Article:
With state-of-the-art machinery, world-class people, and a portfolio of world-beating brands, British American Tobacco Bangladesh couldn’t be anything but instinctively international.

People’s attitudes have changed much over the time. Without this changed attitude of excelling in their performance it would not have been possible to make so much progress. This spirit of people will help in achieving the company’s Vision and Mission and ultimately to be a world lass company.

Lotus notes is a highly evolved advanced communication system of BAT through which all the employees of BAT worldwide communicate among themselves. This is a hi-tech device that helps to provide quick and uninterrupted communication and factual information. Quantum is a marketing information tool with the objective of effective utilization of marketing spends through better targeting and evaluation of BATB’s marketing activities. This is a strategic investment that helps BAT to achieve competitive edge in case of facing any competition. The company has implemented Tetra CS/3, a totally integrated software package that links Manufacturing, Finance, and Distribution providing one set of clearly understood information that can be used throughout the company. Apart from this software, the company uses several other software packages for some specific purposes that can also be shared throughout the company.

Another important development with regard to accessibility of information is the implementation of the Global Enterprise Network (GEN) standard. GEN provides a standardized IT infrastructure throughout the British American Tobacco group that allows users to access their work areas from any location within the group.

Also the company has developed a system to have better control of its supply chain process. This has made a major impact in terms of automating the entire supply chain process from shipping godown to retailer, providing on-line information at every stage of the secondary supply chain.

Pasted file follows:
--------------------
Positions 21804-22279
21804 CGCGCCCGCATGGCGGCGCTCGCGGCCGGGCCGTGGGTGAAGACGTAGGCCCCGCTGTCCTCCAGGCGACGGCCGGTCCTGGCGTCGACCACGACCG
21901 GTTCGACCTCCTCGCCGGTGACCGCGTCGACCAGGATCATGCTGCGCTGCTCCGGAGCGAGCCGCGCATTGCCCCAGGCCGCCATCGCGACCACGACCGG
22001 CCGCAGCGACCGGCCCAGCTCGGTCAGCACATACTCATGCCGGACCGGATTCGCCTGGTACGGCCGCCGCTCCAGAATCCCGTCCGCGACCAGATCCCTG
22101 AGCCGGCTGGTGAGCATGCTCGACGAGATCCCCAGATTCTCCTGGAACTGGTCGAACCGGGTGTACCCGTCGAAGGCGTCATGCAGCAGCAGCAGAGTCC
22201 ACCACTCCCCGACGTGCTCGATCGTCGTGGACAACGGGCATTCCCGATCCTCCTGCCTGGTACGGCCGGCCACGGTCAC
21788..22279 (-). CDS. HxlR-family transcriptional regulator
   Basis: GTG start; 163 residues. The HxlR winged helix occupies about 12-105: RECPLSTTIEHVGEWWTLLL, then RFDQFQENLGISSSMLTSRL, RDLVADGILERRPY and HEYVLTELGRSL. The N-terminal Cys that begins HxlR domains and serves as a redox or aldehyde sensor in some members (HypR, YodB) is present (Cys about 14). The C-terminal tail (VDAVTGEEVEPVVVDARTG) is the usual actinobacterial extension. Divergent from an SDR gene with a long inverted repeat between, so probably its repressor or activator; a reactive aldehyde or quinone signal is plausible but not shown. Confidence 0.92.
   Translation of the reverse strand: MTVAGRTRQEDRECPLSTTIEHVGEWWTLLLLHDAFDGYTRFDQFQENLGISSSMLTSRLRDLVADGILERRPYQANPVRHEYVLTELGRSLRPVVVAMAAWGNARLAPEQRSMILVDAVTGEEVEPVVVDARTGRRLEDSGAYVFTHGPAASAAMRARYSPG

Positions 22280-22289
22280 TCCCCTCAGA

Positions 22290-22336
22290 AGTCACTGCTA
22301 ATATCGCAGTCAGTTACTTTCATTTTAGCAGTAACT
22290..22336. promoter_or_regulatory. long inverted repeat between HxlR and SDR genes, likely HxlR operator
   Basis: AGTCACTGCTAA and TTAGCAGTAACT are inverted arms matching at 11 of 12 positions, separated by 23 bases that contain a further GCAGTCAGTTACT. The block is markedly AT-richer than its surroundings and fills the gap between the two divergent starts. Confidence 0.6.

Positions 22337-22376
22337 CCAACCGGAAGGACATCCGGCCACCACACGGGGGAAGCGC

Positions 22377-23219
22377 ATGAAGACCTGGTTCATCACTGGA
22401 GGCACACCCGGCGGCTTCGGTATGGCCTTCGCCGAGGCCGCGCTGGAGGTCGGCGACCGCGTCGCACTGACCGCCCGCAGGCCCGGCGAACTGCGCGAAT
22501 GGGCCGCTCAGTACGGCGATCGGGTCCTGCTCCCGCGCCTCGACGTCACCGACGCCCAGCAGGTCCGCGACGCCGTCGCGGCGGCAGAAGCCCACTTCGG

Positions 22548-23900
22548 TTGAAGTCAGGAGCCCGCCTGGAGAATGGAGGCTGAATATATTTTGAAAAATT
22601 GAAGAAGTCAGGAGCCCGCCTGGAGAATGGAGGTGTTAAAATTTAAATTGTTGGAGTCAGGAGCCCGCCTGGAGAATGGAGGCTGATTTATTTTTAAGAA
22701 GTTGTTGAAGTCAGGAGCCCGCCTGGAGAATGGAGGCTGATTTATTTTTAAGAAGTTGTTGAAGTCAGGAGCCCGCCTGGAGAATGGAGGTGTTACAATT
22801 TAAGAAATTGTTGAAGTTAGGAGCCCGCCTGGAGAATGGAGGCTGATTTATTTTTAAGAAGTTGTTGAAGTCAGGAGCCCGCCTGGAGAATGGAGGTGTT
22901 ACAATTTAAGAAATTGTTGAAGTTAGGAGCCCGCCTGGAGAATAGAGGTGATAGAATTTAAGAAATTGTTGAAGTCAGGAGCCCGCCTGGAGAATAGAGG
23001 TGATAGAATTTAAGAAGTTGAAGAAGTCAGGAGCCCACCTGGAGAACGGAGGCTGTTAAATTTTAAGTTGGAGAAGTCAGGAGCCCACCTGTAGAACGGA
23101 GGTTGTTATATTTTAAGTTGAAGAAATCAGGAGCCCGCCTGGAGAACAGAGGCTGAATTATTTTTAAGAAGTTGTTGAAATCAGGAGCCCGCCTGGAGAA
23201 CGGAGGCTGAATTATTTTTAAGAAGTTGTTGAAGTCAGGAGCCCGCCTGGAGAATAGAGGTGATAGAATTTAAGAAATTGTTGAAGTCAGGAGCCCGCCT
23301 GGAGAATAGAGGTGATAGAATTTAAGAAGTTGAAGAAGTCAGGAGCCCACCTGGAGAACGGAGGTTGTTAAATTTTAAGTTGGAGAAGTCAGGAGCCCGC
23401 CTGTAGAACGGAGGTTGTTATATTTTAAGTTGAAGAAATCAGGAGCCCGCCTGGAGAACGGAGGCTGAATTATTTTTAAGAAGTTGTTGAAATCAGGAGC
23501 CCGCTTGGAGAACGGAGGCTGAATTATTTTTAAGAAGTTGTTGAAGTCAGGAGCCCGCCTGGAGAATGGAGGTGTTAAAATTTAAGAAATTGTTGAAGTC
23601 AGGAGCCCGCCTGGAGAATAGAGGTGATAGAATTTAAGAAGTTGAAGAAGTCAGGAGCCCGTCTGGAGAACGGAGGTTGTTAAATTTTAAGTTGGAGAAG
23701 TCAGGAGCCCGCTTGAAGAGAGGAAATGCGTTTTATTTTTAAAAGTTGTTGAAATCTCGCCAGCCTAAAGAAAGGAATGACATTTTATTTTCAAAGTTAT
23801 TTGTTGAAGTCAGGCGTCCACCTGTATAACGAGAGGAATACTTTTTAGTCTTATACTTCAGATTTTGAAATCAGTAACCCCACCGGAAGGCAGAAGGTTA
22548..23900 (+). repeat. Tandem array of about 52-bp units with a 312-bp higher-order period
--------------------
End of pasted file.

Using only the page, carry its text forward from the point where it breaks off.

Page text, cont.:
As a company that aspires to be the world class, the company also looks at the interests of its suppliers and trading partners. A team is currently looking at how the company can support them as they strive to improve their performance.


Chapter 2

Core Functional Areas

2.1 Leaf Department

At the time of the liberation war in 1971, only 600 acres of land were used for the production of cigarette type’ of tobacco. Major portion of the total local requirement of cigarettes were imported from West Pakistan. Immediately after the independence, owingto the shortage of foreign exchange, import had to be reduced. There was an urgent need for increasing local production of tobacco. The sustaining efforts of the company and the response of the farmers were so effective that the country became self sufficient in cigarette tobacco by 1975. In recognition to that outstanding performance, the company was awarded the President’s Medal in 1976. In 1996, the company purchased about 5500 tons of tobacco leaf from its registered farmers.

The Leaf department is involved in cultivating and purchasing flue-cured tobacco. BAT does not do not own farmland nor does it employ farmers directly to produce the tobacco it uses for cigarette production. Instead, each year the company registers thousands of farmers along with their land, to grow and cultivate tobacco crop. The company provides seed, fertilizer, and other loans to the farmers throughout the crop season to ensure quality growth. At the end of the season BAT buys fixed quantities of tobacco from the farmers, paying rates based on the grade of the crop. Tobacco growing and buying activities is conducted throughout the country. The two main areas are Kushtia Leaf Division and Chittagong Development Area.

Green Leaf Threshing Plant (GLT)

The tobacco crop is processed at the Green Leaf Threshing (GLT) plant in Kushtia. The purpose of the GLT is to convert the tobacco into a form suitable for cigarette production. The tobacco is brought to a uniform moisture level and temperature. Initial blending of the different grades of tobacco takes place at the GLT. The processed tobacco is sized and packed before delivery to Dhaka factory.

The Leaf department makes an estimate of the quantity of tobacco that BAT will need to purchase for the based on the input of the Sales & Operation Planning (SOP) committee. Based on these estimates the number of farmers and the amount of land, which will have to be registered, are fixed.